Q: If you could go back to a moment, that you now regret about school, what would it be and why?

Alexia: I wouldn’t call my initial major a decision that I regret because everything happens for a reason. And it ultimately brought me back to my truth and path of empowering youth. Not gonna lie, I kind of chose my first major, physical therapy, blindly. "Hey, physical therapists make good money," and that’s what I had my eye on. Who wants to be overworked and underpaid like educators, right?? However, I learned quickly that I had to choose where my passion was because I know for me that money wouldn’t make me happy in a field I wasn’t passionate about. I like to think of life like a GPS. You have a goal or destination, but if you make a wrong turn or take the incorrect exit, that doesn’t mean stop your journey. That just means “rerouting,” or that there is another way, or an extra step, to get to your goal/destination. Most times life does not play out exactly how you want and have had some sort of “rerouting," or some sort of “wrong turn” or obstacle that you were not prepared for.  That obstacle in your life is just that! It’s up to you to let that obstacle stop your goal or let it be a lesson.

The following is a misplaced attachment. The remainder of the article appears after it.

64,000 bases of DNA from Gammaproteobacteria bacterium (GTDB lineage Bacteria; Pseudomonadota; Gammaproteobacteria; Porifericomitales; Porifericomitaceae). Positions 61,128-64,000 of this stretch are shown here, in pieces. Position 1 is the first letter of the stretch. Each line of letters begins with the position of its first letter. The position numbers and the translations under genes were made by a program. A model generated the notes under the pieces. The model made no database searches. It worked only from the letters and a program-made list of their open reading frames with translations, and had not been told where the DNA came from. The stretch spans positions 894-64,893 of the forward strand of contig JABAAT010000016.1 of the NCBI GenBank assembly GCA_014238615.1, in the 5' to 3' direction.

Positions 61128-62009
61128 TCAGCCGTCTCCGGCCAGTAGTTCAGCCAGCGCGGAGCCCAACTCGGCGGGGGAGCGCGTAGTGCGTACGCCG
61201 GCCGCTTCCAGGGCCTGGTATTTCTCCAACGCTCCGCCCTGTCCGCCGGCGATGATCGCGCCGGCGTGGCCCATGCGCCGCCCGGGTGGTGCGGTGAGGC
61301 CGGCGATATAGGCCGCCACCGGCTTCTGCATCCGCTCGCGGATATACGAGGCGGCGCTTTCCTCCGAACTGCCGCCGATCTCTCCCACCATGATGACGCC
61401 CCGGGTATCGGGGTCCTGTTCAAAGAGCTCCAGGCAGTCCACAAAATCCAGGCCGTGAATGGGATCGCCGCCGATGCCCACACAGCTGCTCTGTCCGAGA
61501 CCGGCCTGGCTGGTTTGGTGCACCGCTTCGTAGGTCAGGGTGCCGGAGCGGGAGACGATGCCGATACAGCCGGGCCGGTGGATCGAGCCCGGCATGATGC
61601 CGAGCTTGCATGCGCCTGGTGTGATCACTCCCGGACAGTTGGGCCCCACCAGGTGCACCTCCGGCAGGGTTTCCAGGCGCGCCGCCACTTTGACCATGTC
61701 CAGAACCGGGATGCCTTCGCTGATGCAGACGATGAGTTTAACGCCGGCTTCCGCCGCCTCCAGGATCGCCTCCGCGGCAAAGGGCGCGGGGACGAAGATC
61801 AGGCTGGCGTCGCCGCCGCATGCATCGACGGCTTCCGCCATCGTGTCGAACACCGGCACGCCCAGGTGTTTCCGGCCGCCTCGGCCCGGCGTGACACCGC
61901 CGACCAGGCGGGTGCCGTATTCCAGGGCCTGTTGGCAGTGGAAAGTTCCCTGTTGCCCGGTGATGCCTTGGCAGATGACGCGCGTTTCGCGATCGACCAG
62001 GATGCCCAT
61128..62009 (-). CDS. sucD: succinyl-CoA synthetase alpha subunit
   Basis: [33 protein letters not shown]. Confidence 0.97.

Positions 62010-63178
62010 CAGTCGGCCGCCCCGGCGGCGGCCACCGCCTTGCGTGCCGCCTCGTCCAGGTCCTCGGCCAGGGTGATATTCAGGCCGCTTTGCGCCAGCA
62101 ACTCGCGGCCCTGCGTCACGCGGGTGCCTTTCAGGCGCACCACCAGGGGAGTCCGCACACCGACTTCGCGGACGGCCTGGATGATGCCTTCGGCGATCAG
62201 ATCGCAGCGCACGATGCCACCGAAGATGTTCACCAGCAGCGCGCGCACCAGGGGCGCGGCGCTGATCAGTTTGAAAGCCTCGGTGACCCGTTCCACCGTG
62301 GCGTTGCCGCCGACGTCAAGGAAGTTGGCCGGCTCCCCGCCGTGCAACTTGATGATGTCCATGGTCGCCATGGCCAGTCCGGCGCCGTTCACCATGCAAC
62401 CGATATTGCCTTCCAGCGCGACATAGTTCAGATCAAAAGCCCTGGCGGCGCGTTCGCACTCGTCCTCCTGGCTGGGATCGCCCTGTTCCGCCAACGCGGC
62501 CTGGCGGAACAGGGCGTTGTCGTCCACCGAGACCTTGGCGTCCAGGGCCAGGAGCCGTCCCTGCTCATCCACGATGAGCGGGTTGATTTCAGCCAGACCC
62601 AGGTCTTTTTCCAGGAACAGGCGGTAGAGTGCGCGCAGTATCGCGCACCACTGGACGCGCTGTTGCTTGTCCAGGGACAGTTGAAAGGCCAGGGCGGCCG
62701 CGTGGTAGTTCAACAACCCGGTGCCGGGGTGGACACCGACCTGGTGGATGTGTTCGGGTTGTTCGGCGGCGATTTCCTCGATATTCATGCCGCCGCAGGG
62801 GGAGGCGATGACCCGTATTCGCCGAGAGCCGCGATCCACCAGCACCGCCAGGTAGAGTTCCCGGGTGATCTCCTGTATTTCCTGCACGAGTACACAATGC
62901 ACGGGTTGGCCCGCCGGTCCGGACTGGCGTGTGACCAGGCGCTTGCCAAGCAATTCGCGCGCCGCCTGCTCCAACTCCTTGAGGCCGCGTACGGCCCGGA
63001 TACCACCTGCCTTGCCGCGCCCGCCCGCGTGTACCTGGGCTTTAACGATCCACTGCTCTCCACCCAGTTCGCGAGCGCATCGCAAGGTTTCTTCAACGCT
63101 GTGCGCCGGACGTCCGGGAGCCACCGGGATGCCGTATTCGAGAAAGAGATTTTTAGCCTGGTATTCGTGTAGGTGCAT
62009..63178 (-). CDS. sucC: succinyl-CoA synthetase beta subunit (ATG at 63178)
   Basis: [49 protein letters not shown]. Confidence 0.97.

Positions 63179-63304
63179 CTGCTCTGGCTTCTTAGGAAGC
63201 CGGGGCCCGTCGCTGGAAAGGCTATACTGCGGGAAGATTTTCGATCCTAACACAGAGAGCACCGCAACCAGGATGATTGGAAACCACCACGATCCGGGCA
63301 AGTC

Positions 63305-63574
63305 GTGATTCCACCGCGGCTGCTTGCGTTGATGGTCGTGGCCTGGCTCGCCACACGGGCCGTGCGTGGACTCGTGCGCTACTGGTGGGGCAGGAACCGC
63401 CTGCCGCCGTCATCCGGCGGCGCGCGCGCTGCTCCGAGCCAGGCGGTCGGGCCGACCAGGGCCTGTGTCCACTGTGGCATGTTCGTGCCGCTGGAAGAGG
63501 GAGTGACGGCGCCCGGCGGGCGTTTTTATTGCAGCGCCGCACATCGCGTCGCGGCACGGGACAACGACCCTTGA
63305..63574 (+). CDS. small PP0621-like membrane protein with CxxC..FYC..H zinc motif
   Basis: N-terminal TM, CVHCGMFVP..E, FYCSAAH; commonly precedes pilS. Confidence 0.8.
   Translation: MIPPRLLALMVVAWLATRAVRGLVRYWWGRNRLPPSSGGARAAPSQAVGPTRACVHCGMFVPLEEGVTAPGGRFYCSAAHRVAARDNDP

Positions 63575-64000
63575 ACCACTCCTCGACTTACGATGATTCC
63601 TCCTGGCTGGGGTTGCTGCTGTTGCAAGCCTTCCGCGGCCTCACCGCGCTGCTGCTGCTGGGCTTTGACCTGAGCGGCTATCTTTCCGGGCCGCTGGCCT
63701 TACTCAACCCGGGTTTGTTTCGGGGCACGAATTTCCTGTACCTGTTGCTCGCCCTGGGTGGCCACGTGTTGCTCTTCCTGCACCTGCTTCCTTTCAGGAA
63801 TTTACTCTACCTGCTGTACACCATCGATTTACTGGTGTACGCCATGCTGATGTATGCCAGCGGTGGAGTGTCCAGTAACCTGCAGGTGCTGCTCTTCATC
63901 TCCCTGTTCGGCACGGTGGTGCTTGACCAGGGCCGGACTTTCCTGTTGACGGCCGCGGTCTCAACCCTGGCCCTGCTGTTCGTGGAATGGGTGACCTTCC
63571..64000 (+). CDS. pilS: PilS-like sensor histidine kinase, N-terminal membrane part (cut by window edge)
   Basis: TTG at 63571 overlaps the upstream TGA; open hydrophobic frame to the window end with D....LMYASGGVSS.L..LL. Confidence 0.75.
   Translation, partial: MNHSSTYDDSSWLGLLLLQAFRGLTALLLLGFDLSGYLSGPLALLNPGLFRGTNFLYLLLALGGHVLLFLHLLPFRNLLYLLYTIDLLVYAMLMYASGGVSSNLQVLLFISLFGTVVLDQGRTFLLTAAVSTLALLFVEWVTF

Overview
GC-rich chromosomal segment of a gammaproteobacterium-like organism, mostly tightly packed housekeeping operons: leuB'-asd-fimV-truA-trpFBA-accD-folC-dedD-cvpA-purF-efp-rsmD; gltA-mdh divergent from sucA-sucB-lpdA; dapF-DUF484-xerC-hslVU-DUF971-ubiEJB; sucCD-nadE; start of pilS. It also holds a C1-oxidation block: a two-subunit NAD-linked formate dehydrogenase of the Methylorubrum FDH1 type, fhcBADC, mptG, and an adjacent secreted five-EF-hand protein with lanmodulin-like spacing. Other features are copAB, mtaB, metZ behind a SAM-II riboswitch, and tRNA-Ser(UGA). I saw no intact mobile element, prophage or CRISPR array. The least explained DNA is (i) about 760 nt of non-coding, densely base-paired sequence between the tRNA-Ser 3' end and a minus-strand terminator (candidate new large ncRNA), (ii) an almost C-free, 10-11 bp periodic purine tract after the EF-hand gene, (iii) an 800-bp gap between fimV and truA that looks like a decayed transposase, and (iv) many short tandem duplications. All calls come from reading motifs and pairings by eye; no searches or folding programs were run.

Q: As a senior, what’s one lesson that you go back to every year?

Alexia: One lesson that I go back to every year is to ask for help even when you are unsure if you need it. Ask that question of clarification, ask for that letter of recommendation, or ask for them to repeat what they said because that shows that you’re paying attention. It builds a trusting relationship with you and professors, staff, faculty, etc. and those lasting relationships/connections may get you where you want to be in life. The answers to your questions will always be unclear, or even no if you never at least try and ask. Lastly, the connections and relationships you build with people are so important because sometimes it’s not what you know, but who you know.


Q: Do you have a plan as to what will come after graduation?